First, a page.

Although I am not sure I fully understand the question, perhaps this attempt at a partial
answer will clarify matters.
First, it is known that every tree of at least one edge and with
no vertices of degree $2$ can be realized as the Voronoi diagram of a
set of points in convex position. See Ref.(1) below, from which this figure is taken:
Second, the general question of recognizing when a convex partition of the plane
is a Voronoi diagram of some set of points was explored all the way back in 1985,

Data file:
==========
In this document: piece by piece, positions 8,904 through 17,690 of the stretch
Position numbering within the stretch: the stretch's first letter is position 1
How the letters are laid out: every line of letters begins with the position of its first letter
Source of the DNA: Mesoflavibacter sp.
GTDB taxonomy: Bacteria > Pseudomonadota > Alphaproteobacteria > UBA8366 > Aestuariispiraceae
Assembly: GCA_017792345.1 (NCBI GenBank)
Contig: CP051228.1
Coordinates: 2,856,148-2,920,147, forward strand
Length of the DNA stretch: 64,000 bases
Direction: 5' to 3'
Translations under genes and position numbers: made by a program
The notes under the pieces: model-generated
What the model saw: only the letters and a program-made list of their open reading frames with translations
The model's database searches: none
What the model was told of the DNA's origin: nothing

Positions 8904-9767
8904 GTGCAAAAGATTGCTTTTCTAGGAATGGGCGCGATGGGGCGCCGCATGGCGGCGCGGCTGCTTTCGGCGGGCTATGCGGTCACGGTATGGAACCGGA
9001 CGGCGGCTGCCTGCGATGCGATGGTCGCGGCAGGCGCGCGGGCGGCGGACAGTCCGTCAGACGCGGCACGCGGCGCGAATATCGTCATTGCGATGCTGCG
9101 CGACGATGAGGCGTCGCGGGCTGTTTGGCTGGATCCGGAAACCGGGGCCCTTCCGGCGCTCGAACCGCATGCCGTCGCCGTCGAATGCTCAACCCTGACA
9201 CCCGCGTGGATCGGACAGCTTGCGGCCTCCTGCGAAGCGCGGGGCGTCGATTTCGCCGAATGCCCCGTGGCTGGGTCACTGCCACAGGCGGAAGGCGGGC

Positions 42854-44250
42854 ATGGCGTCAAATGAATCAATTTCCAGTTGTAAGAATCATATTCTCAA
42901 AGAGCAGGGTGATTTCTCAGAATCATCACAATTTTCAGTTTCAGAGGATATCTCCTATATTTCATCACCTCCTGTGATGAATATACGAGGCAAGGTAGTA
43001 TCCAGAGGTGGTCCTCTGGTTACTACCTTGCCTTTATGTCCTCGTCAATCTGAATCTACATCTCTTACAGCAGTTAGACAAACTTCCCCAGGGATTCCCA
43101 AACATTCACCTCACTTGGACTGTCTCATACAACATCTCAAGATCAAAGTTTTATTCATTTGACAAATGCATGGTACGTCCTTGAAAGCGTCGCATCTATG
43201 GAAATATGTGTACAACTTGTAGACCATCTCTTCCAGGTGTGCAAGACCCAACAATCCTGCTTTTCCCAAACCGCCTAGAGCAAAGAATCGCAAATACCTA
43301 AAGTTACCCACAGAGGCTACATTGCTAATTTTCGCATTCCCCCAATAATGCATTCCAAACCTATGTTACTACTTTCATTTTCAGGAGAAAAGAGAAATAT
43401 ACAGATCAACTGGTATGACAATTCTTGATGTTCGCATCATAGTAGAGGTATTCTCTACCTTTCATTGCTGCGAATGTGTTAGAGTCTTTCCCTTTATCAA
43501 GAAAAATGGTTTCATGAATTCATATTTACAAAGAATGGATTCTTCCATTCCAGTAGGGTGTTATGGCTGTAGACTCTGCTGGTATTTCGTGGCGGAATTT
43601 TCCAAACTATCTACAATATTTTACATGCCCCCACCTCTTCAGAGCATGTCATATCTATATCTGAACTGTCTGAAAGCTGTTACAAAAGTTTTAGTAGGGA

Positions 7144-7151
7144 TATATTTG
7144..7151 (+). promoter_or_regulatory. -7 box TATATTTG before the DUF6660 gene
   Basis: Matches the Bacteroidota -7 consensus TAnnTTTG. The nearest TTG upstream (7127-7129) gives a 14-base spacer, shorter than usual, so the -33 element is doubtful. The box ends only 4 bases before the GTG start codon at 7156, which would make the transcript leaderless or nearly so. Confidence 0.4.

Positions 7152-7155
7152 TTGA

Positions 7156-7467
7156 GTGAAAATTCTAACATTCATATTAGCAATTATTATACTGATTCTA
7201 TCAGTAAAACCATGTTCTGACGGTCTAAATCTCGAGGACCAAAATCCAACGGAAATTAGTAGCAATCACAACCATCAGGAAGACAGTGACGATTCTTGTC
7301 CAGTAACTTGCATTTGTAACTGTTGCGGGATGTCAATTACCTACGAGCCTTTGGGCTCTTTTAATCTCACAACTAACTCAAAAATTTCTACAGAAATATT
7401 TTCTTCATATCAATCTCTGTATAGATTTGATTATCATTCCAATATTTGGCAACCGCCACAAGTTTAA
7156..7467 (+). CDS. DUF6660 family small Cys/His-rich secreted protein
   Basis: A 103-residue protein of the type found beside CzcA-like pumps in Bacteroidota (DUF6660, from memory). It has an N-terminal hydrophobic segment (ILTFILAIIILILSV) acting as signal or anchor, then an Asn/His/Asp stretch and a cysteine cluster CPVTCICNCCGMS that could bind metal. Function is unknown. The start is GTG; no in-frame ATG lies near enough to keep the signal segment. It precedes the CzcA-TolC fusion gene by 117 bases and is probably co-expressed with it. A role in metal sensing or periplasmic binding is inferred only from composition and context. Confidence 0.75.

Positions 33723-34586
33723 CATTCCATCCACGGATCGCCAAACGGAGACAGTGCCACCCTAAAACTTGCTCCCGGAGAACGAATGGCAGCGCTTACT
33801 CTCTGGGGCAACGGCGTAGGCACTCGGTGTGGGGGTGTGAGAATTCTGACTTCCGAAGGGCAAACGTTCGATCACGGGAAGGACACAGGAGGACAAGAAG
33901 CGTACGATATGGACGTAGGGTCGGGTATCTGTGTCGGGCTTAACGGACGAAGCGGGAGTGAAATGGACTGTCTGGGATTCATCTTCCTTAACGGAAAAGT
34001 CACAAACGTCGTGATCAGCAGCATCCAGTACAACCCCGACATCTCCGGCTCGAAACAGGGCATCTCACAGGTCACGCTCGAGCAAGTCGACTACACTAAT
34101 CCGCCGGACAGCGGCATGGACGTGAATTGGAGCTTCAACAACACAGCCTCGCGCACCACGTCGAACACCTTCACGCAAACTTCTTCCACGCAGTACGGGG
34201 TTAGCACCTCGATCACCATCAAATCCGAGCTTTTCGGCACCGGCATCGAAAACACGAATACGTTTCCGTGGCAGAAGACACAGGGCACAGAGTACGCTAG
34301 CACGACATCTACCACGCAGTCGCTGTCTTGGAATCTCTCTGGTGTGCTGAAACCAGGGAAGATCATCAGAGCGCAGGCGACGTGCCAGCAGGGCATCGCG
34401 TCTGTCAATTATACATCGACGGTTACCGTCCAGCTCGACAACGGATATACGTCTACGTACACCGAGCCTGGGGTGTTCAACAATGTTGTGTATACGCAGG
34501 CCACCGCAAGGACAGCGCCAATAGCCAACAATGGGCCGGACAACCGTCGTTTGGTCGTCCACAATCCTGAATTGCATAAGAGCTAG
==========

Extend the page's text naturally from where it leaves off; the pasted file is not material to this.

Ref.(2) below, which solved it for the special case when all Voronoi vertices have degree 3. For the general, unrestricted case, recognition can be achieved in polynomial time via linear programming, Ref.(3).
But perhaps reducing the question to linear programming does not constitute an "interesting" characterization. I think the Ash-Bolker paper might include
an interesting characterization, but I can't quite remember their argument...
(1) G. Liotta and H. Meijer, “Voronoi Drawings of Trees,” Comput. Geom.
Theory and Appl., vol. 24, no. 3, pp. 147–178, 2003. (Journal link)
(2) P. Ash and E. Bolker, “Recognizing Dirichlet Tesselations,” Geometriae
Dedicata, vol. 19, pp. 175–206, 1985.
(3) D. Hartvigsen, “Recognizing Voronoi Diagrams with Linear Programming,” ORSA J. Computing, vol. 4, no. 4, pp. 369–374, 1992. (Journal link)